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IN THIS ISSUE


TECHNICAL PAPERS

J. Tribol. 2005;127(1):1-9. doi:10.1115/1.1828065.

A model is developed to predict the behavior of two sliding bodies undergoing oscillatory motion. A set of four dimensionless groups is introduced to characterize the transient dimensionless surface temperature rise. They are: the Peclet number Pe, the Biot number Bi, the amplitude of oscillation A, and the Hertzian semi-contact width α. Also considered in the analysis is the effect of the ratio β=A/α of the amplitude to the semi-contact width. The results of a series of simulations, covering a range of these independent parameters, are presented, and examples are provided to illuminate the utility of the model.

Commentary by Dr. Valentin Fuster
J. Tribol. 2005;127(1):10-23. doi:10.1115/1.1828073.

Recent developments in the solution of models of rough contact have demonstrated the advantages of fast matrix multiplication methods in increasing the size of problem that can usefully be solved. However, to date, no attempt has been made to compare these methods with existing approaches. In this paper a survey of solution methods reveals that three main classes of solution method have been developed: active set methods with direct matrix solution; active set methods with iterative matrix solvers; iterative methods based on fast matrix multiplications. The best features of each class are assembled from the literature and combined to formulate a “best-possible” algorithm in each class. These algorithms are implemented and compared, with emphasis on their solution speed, accuracy and memory requirements. For smaller problems with fewer than 2000 grid points in contact, the direct matrix solution method proves to be most efficient, and is always the most accurate. However, the method is limited by memory requirements as the contact region increases. For large problems with more than 2000 grid points in contact, the multilevel multisummation approach requires less memory, and performs faster, but gives errors in predicted pressure and contact region of approximately 0.5%. The active set method with iterative matrix solver requires less memory than direct matrix solution, is more accurate than the multilevel multisummation approach, but is always slower than one of the other methods.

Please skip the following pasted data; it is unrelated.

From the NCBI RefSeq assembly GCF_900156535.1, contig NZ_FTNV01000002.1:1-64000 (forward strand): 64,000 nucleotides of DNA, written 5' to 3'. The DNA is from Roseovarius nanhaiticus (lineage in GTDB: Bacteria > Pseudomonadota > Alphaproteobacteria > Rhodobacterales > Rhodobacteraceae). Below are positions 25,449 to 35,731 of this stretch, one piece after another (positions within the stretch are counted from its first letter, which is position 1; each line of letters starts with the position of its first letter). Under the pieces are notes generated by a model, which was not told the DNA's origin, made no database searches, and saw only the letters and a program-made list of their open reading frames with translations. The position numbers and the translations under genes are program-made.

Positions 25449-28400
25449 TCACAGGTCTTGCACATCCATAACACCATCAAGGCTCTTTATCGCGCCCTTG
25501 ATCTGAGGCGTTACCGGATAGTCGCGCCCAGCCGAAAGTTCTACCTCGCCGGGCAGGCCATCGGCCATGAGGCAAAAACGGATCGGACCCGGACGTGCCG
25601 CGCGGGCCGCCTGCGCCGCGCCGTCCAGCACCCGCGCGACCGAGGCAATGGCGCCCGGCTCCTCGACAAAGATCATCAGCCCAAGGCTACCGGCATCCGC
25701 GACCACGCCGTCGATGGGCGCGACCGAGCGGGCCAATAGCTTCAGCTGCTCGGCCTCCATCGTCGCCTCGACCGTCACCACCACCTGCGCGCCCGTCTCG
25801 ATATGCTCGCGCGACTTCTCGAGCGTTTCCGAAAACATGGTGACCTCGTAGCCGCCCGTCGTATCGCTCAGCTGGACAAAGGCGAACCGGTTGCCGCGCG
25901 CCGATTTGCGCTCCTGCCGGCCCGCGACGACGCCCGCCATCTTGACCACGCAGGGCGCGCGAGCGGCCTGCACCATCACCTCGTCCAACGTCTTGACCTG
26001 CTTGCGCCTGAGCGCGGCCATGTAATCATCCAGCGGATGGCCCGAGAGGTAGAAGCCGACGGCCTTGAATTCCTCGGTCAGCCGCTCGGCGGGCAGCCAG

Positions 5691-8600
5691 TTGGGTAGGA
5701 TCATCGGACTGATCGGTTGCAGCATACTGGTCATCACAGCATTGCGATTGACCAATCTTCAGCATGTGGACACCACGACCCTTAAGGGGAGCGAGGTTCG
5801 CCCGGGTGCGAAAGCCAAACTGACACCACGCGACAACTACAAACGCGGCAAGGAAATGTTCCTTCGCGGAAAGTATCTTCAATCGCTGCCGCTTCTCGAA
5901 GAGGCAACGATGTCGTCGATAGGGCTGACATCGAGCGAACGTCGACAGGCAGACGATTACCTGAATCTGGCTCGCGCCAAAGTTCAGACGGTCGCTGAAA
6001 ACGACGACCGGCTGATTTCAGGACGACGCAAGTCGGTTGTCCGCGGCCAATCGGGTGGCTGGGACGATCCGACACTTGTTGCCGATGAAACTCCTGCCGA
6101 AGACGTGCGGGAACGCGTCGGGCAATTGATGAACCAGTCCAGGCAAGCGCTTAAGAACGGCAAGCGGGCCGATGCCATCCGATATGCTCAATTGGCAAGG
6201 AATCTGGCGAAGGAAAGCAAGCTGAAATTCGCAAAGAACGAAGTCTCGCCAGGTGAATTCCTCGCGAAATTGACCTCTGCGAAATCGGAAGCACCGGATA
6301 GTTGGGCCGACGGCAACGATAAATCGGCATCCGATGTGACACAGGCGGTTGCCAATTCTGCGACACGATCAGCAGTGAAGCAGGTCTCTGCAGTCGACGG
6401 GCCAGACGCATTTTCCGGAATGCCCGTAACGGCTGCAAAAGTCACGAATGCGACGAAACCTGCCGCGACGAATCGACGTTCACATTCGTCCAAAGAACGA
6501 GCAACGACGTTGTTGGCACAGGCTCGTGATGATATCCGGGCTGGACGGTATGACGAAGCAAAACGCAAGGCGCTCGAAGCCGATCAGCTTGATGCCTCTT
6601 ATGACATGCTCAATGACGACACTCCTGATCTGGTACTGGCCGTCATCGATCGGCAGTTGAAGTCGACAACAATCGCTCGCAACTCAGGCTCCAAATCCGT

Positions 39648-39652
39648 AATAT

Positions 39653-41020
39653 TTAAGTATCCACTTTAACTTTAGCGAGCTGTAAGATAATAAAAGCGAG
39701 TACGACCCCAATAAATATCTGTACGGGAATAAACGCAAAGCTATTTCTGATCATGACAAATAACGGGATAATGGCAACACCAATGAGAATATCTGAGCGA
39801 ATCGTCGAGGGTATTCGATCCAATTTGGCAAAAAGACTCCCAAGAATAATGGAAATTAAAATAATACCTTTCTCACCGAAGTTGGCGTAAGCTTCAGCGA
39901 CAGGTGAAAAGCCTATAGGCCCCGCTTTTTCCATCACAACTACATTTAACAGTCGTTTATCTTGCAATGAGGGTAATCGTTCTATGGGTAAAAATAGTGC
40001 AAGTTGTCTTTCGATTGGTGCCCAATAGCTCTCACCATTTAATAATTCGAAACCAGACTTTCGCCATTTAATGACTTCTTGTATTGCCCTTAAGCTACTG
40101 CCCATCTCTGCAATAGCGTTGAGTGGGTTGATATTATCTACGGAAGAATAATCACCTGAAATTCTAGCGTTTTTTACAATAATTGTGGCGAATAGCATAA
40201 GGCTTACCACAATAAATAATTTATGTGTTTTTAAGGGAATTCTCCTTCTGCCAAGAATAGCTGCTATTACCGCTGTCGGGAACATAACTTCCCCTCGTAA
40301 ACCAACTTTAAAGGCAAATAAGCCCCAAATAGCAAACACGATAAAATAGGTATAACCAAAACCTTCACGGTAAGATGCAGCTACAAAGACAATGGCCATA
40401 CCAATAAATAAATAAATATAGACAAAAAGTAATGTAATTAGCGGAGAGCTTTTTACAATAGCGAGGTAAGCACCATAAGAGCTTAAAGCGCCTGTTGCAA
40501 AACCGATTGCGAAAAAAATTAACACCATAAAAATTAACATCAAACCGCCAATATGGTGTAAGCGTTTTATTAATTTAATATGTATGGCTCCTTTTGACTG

Commentary by Dr. Valentin Fuster
J. Tribol. 2005;127(1):24-29. doi:10.1115/1.1828077.

The Greenwood and Williamson (1966) model is an elegant and often-cited paradigm for predicting the load-displacement behavior of contacting rough surfaces given the height distribution of the contacting asperities. By use of an inverse technique and available load-displacement data, this work provides an alternative method to determine the asperity distribution directly from topographic measurement and subsequent data reduction. This method produces distributions that are consistent with the Greenwood and Williamson representation of the load-displacement data and demonstrates how the asperity height distribution can evolve with loading.

Commentary by Dr. Valentin Fuster
J. Tribol. 2005;127(1):30-36. doi:10.1115/1.1829717.

The effective radius is a very important factor in determining frictional torque under the bolt head and nut in bolted joints. Since the effective radius is hard to be precisely determined in practice, the mean radius, which is the mean value of the inner and outer radii of the contact area under the bolt head and nut, is used. In this paper, contact mechanics analysis is used to determine the real contact pressure distribution between the bolt head and nut and the joint surface. Based on the pressure distribution, the effective radius can be precisely calculated. The effect of the surface roughness, underhead load distribution, underhead load value, and the ratio of the maximum to minimum contact radii are investigated. The results are compared with the result from theoretical formulas and the value of mean radius. These data will be very useful in enhancing the reliability and safety of bolted joints.

Commentary by Dr. Valentin Fuster
J. Tribol. 2005;127(1):37-46. doi:10.1115/1.1829722.

Scale effect on dry friction during multiple-asperity contact is considered. The coefficient of friction is a sum of the adhesion component, two-body deformation component, three-body deformation (plowing) component, and a so-called ratchet component of friction. These components of the friction force depend on the relevant real area of contact (dependent on roughness and mechanical properties) and relevant shear strength during sliding. A model of rough surface topography based on an empirical power rule for scale dependence of roughness and contact parameters is proposed. The effect of load on contact parameters is also considered. Comparison of the model to experiment data on scale and load dependence of friction is presented.